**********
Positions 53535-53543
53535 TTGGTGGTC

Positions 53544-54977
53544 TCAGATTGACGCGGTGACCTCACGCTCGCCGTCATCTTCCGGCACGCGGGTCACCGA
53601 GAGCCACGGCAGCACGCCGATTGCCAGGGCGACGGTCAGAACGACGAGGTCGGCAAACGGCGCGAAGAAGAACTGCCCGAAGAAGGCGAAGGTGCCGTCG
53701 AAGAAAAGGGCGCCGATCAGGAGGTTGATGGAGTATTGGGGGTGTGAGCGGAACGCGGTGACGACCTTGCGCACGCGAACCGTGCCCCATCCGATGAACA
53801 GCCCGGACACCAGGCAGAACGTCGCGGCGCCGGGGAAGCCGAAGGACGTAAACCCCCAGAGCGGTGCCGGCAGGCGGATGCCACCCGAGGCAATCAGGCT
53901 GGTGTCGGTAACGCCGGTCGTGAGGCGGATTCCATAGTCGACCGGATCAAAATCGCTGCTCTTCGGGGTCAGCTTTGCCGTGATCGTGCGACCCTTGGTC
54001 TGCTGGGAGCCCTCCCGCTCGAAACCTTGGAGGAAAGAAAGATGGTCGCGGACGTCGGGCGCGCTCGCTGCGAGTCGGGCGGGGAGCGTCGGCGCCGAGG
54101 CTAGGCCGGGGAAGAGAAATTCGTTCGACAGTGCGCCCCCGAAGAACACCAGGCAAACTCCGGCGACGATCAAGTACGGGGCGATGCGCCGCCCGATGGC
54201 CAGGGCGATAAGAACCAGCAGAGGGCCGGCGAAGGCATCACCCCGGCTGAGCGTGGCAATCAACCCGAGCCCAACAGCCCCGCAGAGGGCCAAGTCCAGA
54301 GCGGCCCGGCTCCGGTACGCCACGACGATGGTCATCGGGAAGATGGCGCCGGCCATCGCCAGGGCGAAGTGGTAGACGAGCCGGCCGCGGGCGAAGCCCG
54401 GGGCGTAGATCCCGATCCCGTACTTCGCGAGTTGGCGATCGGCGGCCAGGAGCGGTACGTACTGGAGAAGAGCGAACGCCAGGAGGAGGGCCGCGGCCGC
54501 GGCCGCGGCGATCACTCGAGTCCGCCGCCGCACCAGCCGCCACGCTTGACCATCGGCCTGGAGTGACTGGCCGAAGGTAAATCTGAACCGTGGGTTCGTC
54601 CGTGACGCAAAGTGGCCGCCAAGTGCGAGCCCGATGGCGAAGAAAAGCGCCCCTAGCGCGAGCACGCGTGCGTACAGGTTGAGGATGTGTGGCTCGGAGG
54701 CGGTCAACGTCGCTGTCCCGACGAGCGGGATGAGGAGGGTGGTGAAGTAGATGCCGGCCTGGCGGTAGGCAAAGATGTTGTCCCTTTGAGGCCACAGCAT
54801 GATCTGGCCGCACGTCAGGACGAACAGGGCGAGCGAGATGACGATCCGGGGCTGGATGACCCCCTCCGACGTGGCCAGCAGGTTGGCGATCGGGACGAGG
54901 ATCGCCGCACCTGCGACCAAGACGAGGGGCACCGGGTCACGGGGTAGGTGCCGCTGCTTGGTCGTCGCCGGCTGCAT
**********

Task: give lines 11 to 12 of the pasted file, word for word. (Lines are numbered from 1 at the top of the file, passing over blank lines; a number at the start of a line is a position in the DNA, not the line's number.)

54201 CAGGGCGATAAGAACCAGCAGAGGGCCGGCGAAGGCATCACCCCGGCTGAGCGTGGCAATCAACCCGAGCCCAACAGCCCCGCAGAGGGCCAAGTCCAGA
54301 GCGGCCCGGCTCCGGTACGCCACGACGATGGTCATCGGGAAGATGGCGCCGGCCATCGCCAGGGCGAAGTGGTAGACGAGCCGGCCGCGGGCGAAGCCCG